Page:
Two factors propelled my race for financial independence: increasing my income and living simply. One helped me earn and save money. The other helped me realize I didn’t need nearly as much as I thought I did.
Living Simply Requires Less Money
How much money do you need to save for a simple life in retirement? How much do you need to live a simple, enjoyable life? Have you ever thought about it? If I asked you that question, what would you say, and how would you come up with the number?
Would you choose your current salary, look at your monthly mortgage payments or review your credit card bills?
Many years ago, I sat down to calculate my yearly expenses. I added up every purchase and generated a total that felt safe and secure. The number was huge!
I needed a giant pile of money to live my best life, so I spent my twenties and early thirties racing to reach that amount.
I was incredibly proud of my career, earning six figures and seeing my bank accounts grow. The more money I added to my accounts, the better I felt.
But then a funny thing happened. I reached financial independence and realized I needed a fraction of that amount.
Living a Simple Life with Little Money
When I calculated the perfect number, I used the wrong frame of reference. Instead of looking at my current expenses, I should’ve asked myself what I needed to live a simple, happy, healthy, well-adjusted life.
Last year, we bought a house, which motivated me to clean and declutter. Each time I bagged up our stuff, I felt lighter and less stressed. As I purged our possessions, I felt their weight disappearing from my shoulders.
How much money had we spent on unnecessary stuff? How little did we need to live a simple, happy life?
Living Simply Without Obligations
I was a minimalist before the pandemic began, but as the days turned into weeks, months, and years, I realized that the rules of living simply shouldn’t be confined to our possessions.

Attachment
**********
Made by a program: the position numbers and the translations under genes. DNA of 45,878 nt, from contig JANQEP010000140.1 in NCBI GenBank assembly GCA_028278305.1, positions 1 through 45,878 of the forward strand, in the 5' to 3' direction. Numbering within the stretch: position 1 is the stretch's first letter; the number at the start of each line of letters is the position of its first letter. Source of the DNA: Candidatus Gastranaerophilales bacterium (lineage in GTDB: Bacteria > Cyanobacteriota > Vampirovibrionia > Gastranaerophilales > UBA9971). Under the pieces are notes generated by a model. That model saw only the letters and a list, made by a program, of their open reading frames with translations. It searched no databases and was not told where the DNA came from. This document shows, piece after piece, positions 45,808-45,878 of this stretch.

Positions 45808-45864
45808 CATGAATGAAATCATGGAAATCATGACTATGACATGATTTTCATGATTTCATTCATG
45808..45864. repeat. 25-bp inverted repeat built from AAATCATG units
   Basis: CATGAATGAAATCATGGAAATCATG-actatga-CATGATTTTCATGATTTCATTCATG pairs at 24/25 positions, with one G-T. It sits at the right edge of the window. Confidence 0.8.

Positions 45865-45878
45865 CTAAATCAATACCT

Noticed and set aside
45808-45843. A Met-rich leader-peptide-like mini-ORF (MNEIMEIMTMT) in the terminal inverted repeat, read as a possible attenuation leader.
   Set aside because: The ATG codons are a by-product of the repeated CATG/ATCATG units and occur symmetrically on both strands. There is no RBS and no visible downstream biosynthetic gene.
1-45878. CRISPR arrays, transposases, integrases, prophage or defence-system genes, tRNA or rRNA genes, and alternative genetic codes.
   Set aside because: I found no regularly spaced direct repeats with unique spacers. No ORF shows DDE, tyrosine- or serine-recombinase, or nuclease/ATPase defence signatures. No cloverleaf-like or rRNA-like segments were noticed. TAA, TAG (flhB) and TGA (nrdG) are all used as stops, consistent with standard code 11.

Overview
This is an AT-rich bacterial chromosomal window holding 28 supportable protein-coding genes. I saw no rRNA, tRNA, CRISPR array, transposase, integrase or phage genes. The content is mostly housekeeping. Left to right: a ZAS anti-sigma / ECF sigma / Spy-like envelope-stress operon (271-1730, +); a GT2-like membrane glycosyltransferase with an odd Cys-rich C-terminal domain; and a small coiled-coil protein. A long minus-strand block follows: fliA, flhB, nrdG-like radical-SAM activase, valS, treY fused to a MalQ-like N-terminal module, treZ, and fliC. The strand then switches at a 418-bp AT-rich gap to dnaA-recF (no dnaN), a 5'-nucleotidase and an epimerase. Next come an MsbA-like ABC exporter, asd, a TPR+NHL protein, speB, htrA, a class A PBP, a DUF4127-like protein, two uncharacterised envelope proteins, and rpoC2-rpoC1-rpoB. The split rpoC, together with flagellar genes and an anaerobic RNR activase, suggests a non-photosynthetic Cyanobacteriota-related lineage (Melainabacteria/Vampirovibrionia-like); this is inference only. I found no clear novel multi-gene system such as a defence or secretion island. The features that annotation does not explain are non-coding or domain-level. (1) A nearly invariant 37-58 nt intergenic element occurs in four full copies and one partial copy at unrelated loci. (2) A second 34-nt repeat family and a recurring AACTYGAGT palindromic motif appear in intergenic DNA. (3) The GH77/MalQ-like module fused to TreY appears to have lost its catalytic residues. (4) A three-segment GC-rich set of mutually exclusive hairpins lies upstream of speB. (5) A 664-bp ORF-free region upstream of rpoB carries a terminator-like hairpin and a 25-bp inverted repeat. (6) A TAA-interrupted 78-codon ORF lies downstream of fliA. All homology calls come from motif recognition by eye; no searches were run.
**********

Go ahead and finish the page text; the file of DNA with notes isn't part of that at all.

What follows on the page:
I began to focus on the simplicity of our time, obligations, and schedules.
To live simply, I needed to figure out what I valued most in life. As you can imagine, the most valuable connections in life have nothing to do with money.
During the pandemic, our schedules widened. The obligations of everyday life dissolved, and I relished in the time freedom that allowed us to stop rushing from one place to another.
As we removed commitments, I let go of my expectations. With time apart, I also distanced myself from the drama of extended family members.
I didn’t need money to buy anything other than necessities. Plane tickets, hotel rooms, and amusement parks dropped off the list. If we wanted to entertain ourselves, we grabbed board games and played together.
We enjoyed stepping into nature and relishing in the warm sunshine. Of course, none of our daily activities required money. When the world grew quiet, our expenses dropped dramatically. When we stripped down life to the basics, I realized I didn’t need that much.
In the quiet time, my creative juices flowed. Without overwhelming responsibilities, my mind cleared, and my thoughts came into focus.
Keeping Life Simple
For the first time in a long time, we didn’t need to plan our days. We could lounge around the house in pajama pants, reading, and coloring.
It felt incredible to seize the day without a plan. We played basketball, went to the beach, and took long walks and bike rides.
We put the to-do list aside and appreciated resting our minds and bodies. As a result, our relationships and connections strengthened.
How Much Money Do I Need to Live a Simple Life?
In my youth, I didn’t understand that I was trading my energy for money. Back then, time seemed infinite, and I had plenty to spare.
So I worked hard and built a solid nest egg. I don’t regret that fact. It’s helped calm my financial anxieties and pays for my chronic health issues, but maybe I didn’t need to push so hard or save so much.
What I need isn’t more money. It’s fewer possessions, more mental space, and fewer time constraints.
Now, I feel a pressing need to make the most of my time. I’m willing to live in a smaller house with fewer obligations and less stuff to do that.
It’s not about deprivation or frugal living. It’s about realizing that I don’t need much to feel content and happy.
What about you? Are you focusing on money, living simply, or both?